Akin school practices earthquake drill during The Great Central U.S. ShakeOut

2013-10-18T02:00:00Z 2013-10-18T08:06:40Z Akin school practices earthquake drill during The Great Central U.S. ShakeOutBY BECKY MALKOVICH THE SOUTHERN The Southern
October 18, 2013 2:00 am  • 

AKIN — If the ground beneath their classrooms starts shaking, Akin Community Grade School students know what to do: Drop, cover and hold.

“Stop what you’re doing, get down on your knees and hold on tight to your desk so it doesn’t fly away and things don’t hit you in the noggin,” Carter Akin said.

The scond-grader was among the thousands of Illinoisans who dove under their desks and held tight during The Great Central U.S. ShakeOut earthquake drill at 10:17 a.m. Thursday.

The drill is designed to get people thinking about earthquakes and what actions they can take before, during and after to survive the disaster, Franklin County Emergency Management Agency Director Ryan Buckingham said.

“Our region definitely faces the threat of a major earthquake because of the New Madrid and Wabash Seismic Zones,” Buckingham said. “An earthquake is a no-notice event and the drill highlights the fact that preparation is one of the most important keys to surviving an earthquake. You have to know what to do to ensure your safety.”

Akin principal Kelly Clark said that’s a message she tries to teach students in the rural Franklin County school.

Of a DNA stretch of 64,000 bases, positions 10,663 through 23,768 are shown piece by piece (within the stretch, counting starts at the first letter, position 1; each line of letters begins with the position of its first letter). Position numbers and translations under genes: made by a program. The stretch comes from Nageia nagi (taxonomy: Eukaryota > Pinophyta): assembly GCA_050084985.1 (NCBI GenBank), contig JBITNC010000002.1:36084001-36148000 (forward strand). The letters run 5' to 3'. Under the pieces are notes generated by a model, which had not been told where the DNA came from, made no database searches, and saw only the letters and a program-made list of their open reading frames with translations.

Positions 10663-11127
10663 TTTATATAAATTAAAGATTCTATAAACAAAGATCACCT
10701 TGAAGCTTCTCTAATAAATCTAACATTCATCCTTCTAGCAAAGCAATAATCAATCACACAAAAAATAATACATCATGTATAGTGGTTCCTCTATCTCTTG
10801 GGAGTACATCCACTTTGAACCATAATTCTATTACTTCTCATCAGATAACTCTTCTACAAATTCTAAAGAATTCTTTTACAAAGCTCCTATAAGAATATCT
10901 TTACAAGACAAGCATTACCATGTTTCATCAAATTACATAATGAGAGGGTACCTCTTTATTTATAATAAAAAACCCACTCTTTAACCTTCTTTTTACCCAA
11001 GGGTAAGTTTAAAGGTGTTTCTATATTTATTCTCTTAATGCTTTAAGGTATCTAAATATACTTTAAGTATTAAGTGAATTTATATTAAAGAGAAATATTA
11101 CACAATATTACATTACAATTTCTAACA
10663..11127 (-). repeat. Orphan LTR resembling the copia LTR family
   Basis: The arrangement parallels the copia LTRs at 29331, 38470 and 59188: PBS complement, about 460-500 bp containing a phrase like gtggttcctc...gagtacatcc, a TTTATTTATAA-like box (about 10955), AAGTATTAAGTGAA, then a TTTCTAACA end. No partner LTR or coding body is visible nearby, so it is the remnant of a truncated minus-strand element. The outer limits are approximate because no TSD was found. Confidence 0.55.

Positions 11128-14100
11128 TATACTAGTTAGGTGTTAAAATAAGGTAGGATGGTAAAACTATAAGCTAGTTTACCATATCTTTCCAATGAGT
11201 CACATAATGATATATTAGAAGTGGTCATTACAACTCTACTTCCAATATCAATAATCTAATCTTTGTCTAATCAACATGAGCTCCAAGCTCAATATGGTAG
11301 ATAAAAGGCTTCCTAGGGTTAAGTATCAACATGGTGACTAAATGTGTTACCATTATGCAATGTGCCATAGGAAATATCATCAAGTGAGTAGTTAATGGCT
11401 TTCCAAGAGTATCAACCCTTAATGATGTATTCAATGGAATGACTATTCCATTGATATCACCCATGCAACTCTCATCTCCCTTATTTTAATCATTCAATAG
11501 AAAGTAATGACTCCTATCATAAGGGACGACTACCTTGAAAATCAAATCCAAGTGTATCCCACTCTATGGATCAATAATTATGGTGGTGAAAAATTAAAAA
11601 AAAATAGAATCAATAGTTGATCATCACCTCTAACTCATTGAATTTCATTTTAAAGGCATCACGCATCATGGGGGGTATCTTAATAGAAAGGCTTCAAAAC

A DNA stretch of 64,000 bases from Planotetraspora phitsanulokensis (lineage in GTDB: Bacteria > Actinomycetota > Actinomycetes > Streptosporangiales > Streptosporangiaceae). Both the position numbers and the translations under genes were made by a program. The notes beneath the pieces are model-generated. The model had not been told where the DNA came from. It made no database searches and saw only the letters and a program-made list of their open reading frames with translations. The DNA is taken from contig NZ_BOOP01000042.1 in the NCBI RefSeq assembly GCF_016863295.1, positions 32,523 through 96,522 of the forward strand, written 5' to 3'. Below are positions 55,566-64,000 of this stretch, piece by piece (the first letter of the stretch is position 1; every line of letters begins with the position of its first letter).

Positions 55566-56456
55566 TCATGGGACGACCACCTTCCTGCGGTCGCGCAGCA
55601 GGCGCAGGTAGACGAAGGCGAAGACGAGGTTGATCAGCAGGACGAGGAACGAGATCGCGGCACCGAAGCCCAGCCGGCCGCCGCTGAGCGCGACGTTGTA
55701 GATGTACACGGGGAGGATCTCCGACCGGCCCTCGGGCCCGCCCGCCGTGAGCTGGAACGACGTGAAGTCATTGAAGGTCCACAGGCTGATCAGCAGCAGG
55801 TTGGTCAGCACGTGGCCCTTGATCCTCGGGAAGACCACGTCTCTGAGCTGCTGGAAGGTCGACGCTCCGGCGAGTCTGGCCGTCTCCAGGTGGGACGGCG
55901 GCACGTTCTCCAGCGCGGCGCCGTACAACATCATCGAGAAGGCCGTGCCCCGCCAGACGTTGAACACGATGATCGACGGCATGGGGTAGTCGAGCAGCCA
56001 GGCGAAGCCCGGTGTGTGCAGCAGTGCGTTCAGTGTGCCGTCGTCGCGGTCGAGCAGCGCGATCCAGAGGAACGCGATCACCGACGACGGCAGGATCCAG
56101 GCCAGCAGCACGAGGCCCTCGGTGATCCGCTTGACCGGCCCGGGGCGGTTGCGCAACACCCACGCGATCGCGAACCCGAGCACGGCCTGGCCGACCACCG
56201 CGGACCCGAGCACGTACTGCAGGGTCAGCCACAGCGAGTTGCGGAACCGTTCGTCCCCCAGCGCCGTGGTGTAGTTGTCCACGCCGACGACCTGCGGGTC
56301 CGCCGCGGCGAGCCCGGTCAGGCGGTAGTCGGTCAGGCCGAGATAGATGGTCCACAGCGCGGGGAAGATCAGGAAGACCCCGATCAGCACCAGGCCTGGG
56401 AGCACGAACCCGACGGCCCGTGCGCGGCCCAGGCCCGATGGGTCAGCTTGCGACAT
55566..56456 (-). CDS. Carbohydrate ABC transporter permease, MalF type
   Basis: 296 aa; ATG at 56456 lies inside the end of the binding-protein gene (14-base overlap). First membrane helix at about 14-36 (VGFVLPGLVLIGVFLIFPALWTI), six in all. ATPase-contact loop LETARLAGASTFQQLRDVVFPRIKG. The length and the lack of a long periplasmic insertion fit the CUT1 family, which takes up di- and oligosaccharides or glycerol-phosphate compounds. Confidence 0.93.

“With an earthquake, there is no warning. When I talked to the students today, I told them there would be no alarm sounding or bell ringing and I wouldn’t be walking the halls with a foghorn,” she said. “If the earth starts to shake, they need to know what to do.”

Preparation and mitigation are important in making it through an earthquake safely.

“Taking steps to lessen the effects of a disaster before it happens and individual preparation will help you survive an earthquake,” Buckingham said. “In an earthquake, everything is going to be moving, even the heaviest desk will move. There are simple steps you can take to make sure items stay in place in an earthquake.”

Mitigation efforts include securing bookcases, cabinets and water heaters and removing breakables like decorative plates from high places, he said.

More information about earthquake preparation is available on the Ready Illinois website.



On Twitter: @beckymalkovich

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